It is a known fact that the more a client practices hypnosis, the greater the depth will be achieved. Thus over a period of time even clients who can only achieve light trance will soon allay there fears of the hypnotic state and will easily enter the deeper states needed for analgesia/anesthesia and or pain relief. The second trimester is relatively uneventful and this time can be fruitfully used to increase the time and depth of trance. Here the woman can be taught elf hypnosis so that at an appropriate time she can produce analgesia and anesthesia.
The third trimester can be the most tiresome of the entire stretch because the baby’s growing weight adds to a lot of problems. The expectant mother suffers from flatulence, heart burn, acidity, high blood pressure, increased blood sugar level. The baby’s weight puts pressure on the spinal cord, on the back and pelvic region. The feet often swell up and the frequency of urination also increases. Movement becomes difficult. Hypnotherapy can be used to eradicate most of the problems, more successfully if the patient has been doing it since conception.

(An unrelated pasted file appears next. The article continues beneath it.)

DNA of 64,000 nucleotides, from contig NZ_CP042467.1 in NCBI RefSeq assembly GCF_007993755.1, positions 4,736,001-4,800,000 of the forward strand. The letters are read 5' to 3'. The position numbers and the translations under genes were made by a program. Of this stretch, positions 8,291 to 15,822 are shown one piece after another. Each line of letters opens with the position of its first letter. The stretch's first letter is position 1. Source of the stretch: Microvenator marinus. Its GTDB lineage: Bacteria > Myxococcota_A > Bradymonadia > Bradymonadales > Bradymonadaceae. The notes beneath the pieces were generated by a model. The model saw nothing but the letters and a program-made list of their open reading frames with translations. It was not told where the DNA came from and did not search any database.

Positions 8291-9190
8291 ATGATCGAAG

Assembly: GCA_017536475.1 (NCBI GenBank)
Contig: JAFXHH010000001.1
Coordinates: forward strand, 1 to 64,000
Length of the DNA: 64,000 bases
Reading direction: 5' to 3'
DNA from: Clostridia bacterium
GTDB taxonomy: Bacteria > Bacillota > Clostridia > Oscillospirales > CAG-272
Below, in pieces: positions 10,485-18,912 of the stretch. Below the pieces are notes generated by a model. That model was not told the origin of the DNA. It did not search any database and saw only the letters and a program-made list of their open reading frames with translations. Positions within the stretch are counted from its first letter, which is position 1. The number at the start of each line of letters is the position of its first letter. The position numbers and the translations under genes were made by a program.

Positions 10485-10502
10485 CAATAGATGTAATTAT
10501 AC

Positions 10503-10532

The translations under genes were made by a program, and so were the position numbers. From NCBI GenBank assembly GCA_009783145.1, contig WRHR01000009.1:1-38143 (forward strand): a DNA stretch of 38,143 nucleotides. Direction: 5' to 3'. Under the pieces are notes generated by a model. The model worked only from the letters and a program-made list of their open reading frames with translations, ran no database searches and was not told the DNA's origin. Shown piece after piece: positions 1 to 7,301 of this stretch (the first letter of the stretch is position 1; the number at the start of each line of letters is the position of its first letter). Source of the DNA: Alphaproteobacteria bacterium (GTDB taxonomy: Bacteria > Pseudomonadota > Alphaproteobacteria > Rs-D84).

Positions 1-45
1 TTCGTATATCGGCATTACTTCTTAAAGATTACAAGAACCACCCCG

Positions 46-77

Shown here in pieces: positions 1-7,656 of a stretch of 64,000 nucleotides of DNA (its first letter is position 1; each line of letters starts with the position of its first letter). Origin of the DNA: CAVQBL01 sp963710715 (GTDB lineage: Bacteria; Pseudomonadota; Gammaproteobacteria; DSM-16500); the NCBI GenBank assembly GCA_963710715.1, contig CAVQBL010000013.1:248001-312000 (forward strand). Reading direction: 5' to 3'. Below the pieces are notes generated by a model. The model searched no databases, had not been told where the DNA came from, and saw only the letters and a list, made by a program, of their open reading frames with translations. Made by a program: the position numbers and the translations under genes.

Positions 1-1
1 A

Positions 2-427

The last few weeks can be utilized to get the woman ready for the birthing experience. With the use of visualization, the therapist may be able to alter the notion of birth as a painful process. The woman can be taught to visualize and experience contractions as tingling sensations as opposed to the painful experiences that they usually are. In addition, the therapist may also work with the birth partners, midwives etc. to teach them ways to induce hypnosis in the woman and reduce discomfort to a great extent.